Now, as such, this is hardly unusual in sub-Saharan Africa. If I am traveling in the desert with a container of water and I give some African companions a drink, the cap invariably goes missing. Not that it has been stolen. It is just that a cap represents a luxury, which only Europeans would need. A container can easily be closed with plastic wrap or cloth. Where is the need for a screw cap? Tire valves are supplied from the factory with screw caps, but they work almost exactly the same without them. The list of examples of the uselessness of caps and covers of all sorts could go on and on. But there is one exception: In the case of the radiator cap under the car hood, one does not take liberties even in Africa. Without this vital cover, driving would become notably arduous, especially in the desert.

Panne in der Wu¨ste (Bild Kurt Pelda).JPG
Breakdown in the Desert (Kurt Pelda)

Abdullahi surprises me. As we get on our way after the brief malfunction, he puts on his seatbelt. Putting on one's seatbelt is a rarity in Africa -- especially since many cars do not even have seatbelts. In Abdullahi's car, the seatbelts seem to be just about the only thing that is in good condition. I am even more surprised when Abdullahi stops to fill up the tank in Tiné, the next somewhat larger town, and while there buys an actual gas cap. He also takes an extra jerry can of gas, whose cap, however, does not close properly and has to be held in place with a small piece of plastic. But when I see him buying a container of motor oil and then also a large bottle of brake fluid, I start to become somewhat pensive.

The jerry can with the gas is in the back and the gas is leaking out of it. Even with the plastic reinforcement, the cap is not closed tight. The rear windows can only be lowered with a wrench. But even with the windows down, the odor from the gas has a narcotic quality. The tail of a desert fox and a broken CD with citations from the Quran written on it are hanging from a chain on the rearview mirror. This is his hijab, Abdullahi says: his amulet and lucky charm, in other words. Nonetheless, the longer we are on the road, the more he seems to be losing concentration. He is taking the curves too fast, always one gear too high, and he hardly ever brakes before the bumps in the road. Are the gas vapors going to his head? Suddenly, there is a deep wadi just in front of us and the car is bearing down on it at full speed. Abdullahi steps on the brake pedal -- but without any effect. First we land with a crash on the stones in the river bed, then we shoot up the embankment on the other side and roll in neutral until the car comes to a stop by itself.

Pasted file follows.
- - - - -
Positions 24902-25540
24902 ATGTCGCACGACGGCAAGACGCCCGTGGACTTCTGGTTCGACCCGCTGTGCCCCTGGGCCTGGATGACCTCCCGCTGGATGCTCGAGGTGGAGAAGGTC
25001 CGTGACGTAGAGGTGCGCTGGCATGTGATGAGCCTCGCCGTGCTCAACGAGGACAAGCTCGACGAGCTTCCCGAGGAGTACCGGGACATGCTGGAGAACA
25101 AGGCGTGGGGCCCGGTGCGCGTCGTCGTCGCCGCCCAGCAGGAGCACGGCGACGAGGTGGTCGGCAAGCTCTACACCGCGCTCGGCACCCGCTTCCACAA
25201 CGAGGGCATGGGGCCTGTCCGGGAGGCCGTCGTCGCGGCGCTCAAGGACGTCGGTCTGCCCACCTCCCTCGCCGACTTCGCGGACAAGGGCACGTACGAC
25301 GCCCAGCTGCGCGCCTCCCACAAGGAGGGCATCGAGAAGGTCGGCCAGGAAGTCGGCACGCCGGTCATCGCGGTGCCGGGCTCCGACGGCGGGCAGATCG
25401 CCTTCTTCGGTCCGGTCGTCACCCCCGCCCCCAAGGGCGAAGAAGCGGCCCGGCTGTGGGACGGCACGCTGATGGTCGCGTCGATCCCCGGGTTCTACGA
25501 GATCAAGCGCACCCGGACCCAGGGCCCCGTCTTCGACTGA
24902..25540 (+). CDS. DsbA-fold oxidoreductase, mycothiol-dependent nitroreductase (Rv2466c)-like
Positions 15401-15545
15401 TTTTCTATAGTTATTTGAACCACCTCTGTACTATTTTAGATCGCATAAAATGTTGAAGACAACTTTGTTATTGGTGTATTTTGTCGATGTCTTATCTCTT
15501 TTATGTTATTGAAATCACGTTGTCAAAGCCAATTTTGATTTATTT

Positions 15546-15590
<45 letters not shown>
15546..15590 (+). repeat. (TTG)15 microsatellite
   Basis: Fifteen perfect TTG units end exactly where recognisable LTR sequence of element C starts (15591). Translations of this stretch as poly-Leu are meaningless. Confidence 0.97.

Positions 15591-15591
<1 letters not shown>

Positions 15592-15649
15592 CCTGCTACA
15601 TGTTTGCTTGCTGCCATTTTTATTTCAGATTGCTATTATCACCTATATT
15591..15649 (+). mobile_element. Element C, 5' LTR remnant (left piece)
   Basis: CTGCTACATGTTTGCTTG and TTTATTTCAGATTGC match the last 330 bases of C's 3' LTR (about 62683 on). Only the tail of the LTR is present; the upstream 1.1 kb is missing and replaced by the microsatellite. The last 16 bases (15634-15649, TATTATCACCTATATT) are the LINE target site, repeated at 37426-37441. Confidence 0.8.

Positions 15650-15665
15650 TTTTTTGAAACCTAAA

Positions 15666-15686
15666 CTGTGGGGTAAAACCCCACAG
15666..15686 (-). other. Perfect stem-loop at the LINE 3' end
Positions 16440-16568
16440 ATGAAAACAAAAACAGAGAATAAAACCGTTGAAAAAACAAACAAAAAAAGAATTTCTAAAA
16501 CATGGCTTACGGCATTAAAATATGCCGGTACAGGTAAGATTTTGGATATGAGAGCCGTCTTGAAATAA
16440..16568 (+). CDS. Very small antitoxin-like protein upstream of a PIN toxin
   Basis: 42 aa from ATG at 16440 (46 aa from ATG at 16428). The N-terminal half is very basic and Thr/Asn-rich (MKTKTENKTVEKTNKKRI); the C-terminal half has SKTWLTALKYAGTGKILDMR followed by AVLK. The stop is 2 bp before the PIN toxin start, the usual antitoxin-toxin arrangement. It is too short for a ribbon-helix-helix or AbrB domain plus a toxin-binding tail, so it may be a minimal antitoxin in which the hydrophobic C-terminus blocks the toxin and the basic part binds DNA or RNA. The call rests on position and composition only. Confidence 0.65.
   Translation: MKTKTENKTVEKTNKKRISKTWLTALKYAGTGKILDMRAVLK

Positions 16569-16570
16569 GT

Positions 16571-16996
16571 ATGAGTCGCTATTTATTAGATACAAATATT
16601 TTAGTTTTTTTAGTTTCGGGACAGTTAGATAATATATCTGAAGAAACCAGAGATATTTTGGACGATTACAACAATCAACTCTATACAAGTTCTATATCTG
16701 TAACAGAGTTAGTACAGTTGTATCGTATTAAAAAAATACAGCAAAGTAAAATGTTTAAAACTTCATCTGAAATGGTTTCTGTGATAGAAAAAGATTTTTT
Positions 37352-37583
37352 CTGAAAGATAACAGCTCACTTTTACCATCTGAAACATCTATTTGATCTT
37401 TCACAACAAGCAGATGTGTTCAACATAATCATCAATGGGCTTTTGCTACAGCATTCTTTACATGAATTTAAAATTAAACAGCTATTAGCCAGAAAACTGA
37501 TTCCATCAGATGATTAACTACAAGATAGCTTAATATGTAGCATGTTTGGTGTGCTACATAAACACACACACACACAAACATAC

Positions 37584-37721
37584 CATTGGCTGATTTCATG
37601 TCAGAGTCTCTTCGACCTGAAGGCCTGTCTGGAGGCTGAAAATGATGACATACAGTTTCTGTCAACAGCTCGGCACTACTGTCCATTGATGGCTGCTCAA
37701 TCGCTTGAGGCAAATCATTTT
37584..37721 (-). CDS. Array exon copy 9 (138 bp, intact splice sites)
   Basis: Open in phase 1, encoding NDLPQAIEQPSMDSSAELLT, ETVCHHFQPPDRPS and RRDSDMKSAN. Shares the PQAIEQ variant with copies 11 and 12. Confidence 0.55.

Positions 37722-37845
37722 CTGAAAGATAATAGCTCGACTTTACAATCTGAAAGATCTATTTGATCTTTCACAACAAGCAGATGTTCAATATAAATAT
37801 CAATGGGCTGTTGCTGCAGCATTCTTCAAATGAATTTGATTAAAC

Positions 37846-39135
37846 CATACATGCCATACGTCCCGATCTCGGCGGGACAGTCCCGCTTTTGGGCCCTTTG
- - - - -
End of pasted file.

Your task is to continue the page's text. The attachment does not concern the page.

Now I understand why Abdullahi puts his seatbelt on and why he bought the brake fluid. One of the brake pipes is leaking. The inside of the front wheels is smeared with fluid. Abdullahi needs a plastic bag. He takes the bag in which he was keeping his cigarettes and he disappears under the hood. Two pickups coming from the other direction pull up beside us. While the female passengers in the back of the trucks remain seated and cast furtive glances in our direction, the men get out. They are holding daggers in their hands. But nobody wants to rob us. They just want to help. The driver of the first pickup is evidently a top mechanic. He inspects the side of the road for a suitable piece of wood. When he has found an appropriate candidate, he uses it to seal the leak along with a piece of Abdullahi's plastic bag. "Chadian technology," Abdullahi says laughing. And we get on our way.

"Day 18: U.N. Risk Analysis and an Improvised Solution"

Kurt Pelda is the Africa Bureau Chief of the Swiss daily the Neue Zürcher Zeitung. The diary of his trip to the Chad/Darfur border first appeared in the NZZ Online. The English translation is by John Rosenthal.